May 26, 2021, 8:41 a.m. News Staff — The ongoing COVID-19 pandemic has made the public acutely aware of an issue that family physicians have known about for decades. In many areas of the country, racial and ethnic minorities have experienced long-standing health disparities that have increased their risk of contracting and dying from SARS-CoV-2, the virus that causes COVID-19.
A leading factor in these disparities is social determinants of health. For several years, the Academy has tried to raise awareness of the relationship between SDOH and health disparities, initially through the adoption of policies and position papers on the topic, and more recently through the creation of the Center for Diversity and Health Equity in April 2017.
The Center’s signature resource is The EveryONE Project, an initiative that gives family physicians tools to advocate for health equity and reduce health disparities. Among these are the EveryONE Project Toolkit, which offers FPs materials to improve patient health through a variety of avenues, and the Neighborhood Navigator, which allows FPs to address SDOHs at the point of care by connecting patients with food and housing, as well as financial and other services in their communities. Members can use these resources to care for vulnerable patient populations while also helping patients get the social support they need.
“Used together, these tools equip family physicians with the skills to operationalize health equity into clinical practice,” said Danielle Jones, Ph.D., M.P.H., director of the Center for Diversity and Health Equity.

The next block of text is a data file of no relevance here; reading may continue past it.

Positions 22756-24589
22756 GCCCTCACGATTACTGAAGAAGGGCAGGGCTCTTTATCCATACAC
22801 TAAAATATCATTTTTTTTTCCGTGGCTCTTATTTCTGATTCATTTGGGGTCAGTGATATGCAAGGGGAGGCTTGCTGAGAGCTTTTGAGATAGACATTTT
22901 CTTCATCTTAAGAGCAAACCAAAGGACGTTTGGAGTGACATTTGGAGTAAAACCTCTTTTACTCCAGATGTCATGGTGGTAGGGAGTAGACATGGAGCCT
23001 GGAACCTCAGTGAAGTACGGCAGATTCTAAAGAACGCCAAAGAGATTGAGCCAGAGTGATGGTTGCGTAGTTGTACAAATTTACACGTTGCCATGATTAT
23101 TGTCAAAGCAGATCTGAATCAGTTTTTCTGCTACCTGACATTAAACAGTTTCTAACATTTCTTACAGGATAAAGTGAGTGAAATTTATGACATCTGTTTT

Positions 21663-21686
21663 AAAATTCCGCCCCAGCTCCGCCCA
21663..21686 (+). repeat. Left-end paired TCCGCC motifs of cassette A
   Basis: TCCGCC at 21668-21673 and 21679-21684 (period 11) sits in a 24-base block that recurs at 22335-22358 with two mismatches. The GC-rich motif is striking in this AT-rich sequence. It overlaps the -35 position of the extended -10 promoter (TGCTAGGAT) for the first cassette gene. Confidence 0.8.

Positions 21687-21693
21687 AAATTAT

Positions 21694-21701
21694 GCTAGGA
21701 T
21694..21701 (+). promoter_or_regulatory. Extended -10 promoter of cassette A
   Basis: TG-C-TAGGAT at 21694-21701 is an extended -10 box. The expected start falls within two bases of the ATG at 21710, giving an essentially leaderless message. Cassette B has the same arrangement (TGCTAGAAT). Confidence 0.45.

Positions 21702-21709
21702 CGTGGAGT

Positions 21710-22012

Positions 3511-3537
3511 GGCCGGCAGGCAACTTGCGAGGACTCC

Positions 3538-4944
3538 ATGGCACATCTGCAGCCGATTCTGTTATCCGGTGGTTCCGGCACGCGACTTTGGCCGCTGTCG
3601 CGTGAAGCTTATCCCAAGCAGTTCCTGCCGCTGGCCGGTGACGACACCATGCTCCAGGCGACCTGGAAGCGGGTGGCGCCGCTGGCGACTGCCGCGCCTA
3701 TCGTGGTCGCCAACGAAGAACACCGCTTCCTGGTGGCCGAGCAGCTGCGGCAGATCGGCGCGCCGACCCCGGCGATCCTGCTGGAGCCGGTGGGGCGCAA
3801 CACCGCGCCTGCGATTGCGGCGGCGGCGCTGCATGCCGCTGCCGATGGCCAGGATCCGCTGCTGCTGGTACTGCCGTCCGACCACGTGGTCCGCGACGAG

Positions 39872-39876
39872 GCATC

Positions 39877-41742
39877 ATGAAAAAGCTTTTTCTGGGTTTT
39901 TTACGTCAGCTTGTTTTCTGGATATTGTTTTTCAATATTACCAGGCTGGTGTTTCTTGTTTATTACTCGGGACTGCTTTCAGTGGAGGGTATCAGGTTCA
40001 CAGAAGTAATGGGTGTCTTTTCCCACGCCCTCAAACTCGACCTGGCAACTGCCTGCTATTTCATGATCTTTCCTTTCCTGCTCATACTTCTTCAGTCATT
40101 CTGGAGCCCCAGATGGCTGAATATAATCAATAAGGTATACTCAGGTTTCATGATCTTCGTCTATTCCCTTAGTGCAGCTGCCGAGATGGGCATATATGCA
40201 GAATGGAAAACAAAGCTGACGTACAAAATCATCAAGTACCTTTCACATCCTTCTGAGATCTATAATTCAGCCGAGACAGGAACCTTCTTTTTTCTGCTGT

The toolkit helps FPs addresses SDOH and health equity from four perspectives:
Each section contains a series of valuable resources for members. Among the tools featured in the implicit bias training section, for example, are a facilitator’s guide, a participant’s guide and a series of videos that illustrate how implicit bias can affect patient care. Similar resources are available on the other topics.
The Neighborhood Navigator, which is supported in part by a grant from the AAFP Foundation and is free to use, connects FPs and their patients with more than 40,000 social services nationwide.
After watching a short series of tutorial modules, members can use the database to search for patient resources in their communities. Resources are grouped into 10 general categories:
Searches are conducted via ZIP code, and search results can printed and/or e-mailed for patients in more than 100 languages.
To see an example of how the Neighborhood Navigator supports FPs and patients, members can view a recent Family Medicine Practice Hack in which Jennifer Bacani McKenney, M.D., a practicing family physician in Fredonia, Kan., describes using the navigator to help patients locate nearby behavioral health resources.
The Neighborhood Navigator is also featured on the Academy’s patient education site, familydoctor.org, for patients and others interested in improving health outcomes.
The Academy has a substantial array of additional health equity resources available for members. Those that may be of particular interest include the Health Equity Curricular Toolkit, an AAFP audiobook on social determinants of health and the FPM journal topic collection on health equity, diversity and social determinants of health.